2013 - Curtin University Library for their Virtual Bookshelf Technology.
The University's Virtual Bookshelf technology provides Curtin clients with a convenient browsing experience combining both physical and virtual book collections into one seamless display. As libraries purchase more digital books, while decreasing the number of physical books, it is difficult to promote these new resources to clients. This technology enables the library to showcase all collections in a bright, attractive way.
The Eaton Community Library was also recognised with a Highly Commended Certificate for their Books Alive event, which promoted the value and pleasure of reading and sharing stories with children of all ages.
2012 - City of Fremantle for their Outdoor Reading Room project.
This program helped transform Kings Square (adjacent to the Fremantle City Library) from an area known for anti social behaviour into a social hub with a lively atmosphere. It was the venue not only for Fremantle's launch of the National Year of Reading, but for many other library activities including author talks, children's story time, the library's quarterly book sale, and a poet's breakfast. It had such a positive impact on community spirit that due to popular demand, use of the outdoor reading room was extended to the end of April.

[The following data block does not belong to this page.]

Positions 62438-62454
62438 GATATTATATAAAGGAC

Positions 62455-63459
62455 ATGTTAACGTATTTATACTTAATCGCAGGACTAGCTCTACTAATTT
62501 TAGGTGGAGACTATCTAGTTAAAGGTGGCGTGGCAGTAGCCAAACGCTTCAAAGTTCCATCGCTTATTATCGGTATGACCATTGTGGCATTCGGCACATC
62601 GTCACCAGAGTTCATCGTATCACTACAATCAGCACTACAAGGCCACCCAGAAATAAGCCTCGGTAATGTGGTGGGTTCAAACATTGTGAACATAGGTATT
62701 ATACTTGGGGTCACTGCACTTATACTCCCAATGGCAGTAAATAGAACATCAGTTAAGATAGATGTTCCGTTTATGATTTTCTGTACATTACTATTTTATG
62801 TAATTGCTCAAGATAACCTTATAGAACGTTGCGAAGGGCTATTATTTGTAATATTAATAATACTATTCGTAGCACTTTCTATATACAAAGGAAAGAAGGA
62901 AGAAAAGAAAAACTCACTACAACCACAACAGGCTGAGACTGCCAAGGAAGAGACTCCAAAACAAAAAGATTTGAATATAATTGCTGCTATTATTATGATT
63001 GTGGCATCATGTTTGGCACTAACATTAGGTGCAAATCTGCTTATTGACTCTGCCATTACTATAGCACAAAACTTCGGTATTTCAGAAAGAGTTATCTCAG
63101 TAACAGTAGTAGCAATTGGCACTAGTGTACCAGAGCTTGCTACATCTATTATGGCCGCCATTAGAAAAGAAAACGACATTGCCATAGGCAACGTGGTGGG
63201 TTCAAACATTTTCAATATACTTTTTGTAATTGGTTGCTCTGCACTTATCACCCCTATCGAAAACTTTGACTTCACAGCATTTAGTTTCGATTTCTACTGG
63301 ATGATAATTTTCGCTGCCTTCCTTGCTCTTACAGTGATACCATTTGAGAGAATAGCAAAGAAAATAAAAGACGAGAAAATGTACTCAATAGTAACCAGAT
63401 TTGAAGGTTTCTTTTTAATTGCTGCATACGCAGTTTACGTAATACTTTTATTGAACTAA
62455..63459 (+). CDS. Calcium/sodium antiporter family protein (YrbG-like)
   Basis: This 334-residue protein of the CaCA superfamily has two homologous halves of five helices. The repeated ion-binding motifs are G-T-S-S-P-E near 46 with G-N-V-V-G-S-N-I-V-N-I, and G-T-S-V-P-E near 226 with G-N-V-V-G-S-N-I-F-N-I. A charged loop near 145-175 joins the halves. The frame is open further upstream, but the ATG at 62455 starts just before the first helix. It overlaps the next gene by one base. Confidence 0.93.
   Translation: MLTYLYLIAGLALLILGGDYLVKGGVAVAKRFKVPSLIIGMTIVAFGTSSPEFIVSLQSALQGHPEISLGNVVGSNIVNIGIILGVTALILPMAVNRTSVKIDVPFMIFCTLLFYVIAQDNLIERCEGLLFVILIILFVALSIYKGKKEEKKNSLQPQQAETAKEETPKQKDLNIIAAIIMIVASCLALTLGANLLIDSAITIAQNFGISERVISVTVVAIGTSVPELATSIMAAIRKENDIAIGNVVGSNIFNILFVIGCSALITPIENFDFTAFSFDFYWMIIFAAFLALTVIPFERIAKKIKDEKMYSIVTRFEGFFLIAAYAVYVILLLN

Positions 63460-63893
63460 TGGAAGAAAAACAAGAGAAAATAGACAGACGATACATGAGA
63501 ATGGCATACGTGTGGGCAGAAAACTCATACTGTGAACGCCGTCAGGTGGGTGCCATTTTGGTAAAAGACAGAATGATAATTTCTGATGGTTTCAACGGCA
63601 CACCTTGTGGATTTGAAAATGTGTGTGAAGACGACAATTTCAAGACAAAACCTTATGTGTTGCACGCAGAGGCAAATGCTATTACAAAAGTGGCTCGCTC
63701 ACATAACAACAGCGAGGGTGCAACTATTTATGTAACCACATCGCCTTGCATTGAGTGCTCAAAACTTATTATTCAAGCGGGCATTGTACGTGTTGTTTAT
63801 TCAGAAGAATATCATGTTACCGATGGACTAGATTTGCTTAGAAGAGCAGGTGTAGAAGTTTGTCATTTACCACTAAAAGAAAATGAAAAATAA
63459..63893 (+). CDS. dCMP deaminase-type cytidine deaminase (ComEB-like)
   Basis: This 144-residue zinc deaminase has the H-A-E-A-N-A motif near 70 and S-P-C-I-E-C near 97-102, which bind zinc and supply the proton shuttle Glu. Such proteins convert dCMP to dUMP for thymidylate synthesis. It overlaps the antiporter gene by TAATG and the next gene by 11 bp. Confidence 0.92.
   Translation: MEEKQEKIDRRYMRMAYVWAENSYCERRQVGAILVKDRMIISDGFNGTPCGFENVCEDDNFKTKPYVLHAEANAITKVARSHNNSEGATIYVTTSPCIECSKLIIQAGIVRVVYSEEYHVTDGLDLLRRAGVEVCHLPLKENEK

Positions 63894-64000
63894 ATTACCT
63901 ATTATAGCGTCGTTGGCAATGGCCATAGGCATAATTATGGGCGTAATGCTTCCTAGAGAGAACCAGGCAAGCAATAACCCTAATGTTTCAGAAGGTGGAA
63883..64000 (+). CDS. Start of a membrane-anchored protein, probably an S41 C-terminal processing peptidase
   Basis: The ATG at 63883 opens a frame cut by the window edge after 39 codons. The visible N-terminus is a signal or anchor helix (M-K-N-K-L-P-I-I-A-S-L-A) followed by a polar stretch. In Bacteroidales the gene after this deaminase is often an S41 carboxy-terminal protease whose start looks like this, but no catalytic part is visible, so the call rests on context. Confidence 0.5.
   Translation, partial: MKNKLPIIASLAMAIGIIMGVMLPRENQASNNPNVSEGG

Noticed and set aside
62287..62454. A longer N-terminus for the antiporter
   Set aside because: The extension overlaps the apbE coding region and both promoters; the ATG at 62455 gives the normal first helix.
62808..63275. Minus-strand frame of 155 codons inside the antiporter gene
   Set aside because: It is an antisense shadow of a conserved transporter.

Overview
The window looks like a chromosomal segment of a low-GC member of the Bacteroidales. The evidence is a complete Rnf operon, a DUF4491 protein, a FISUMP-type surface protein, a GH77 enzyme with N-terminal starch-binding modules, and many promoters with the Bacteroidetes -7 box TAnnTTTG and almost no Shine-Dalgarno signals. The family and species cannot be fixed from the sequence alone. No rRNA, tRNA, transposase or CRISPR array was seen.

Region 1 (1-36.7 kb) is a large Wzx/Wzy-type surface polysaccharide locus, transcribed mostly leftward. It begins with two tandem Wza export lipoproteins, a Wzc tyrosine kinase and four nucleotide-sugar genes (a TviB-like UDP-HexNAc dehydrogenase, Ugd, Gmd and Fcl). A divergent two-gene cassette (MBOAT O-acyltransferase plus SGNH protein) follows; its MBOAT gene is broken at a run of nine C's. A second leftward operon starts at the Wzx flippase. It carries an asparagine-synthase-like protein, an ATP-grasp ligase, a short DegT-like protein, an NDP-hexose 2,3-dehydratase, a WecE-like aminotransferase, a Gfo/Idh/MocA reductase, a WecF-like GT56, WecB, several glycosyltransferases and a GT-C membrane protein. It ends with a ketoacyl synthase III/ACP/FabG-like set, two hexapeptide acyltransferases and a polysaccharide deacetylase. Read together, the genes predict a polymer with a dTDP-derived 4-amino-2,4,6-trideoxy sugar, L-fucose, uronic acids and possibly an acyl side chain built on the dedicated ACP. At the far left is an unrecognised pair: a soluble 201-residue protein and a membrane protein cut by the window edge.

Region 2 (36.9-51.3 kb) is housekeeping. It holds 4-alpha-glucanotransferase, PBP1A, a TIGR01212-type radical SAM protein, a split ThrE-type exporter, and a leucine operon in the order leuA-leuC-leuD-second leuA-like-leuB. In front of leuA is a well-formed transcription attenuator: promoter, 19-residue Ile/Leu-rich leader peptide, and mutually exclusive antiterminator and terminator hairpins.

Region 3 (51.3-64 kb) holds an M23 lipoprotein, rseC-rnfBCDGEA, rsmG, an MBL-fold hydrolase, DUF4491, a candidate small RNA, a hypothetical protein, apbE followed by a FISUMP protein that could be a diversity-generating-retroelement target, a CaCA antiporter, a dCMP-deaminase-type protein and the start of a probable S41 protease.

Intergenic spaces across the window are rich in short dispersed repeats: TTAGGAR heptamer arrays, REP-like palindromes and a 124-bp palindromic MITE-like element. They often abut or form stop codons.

2011 - City of Wanneroo with their 'Books in a Bag' program.
The program provides sets of resources that book clubs can access, including book clubs in remote areas and from other library systems. The sets contain multiple copies of selected titles, an audio book where available and a resource sheet that contains discussion questions and further information about the author and the book. By providing a convenient and comprehensive service, 'Books in a Bag' has reduced the barriers involved in starting and maintaining a book club, encouraging participants to share the experience of reading. The program also contributes to the public library structural reform outcomes of a literate and learning community and provides a highly valued and utilised community service.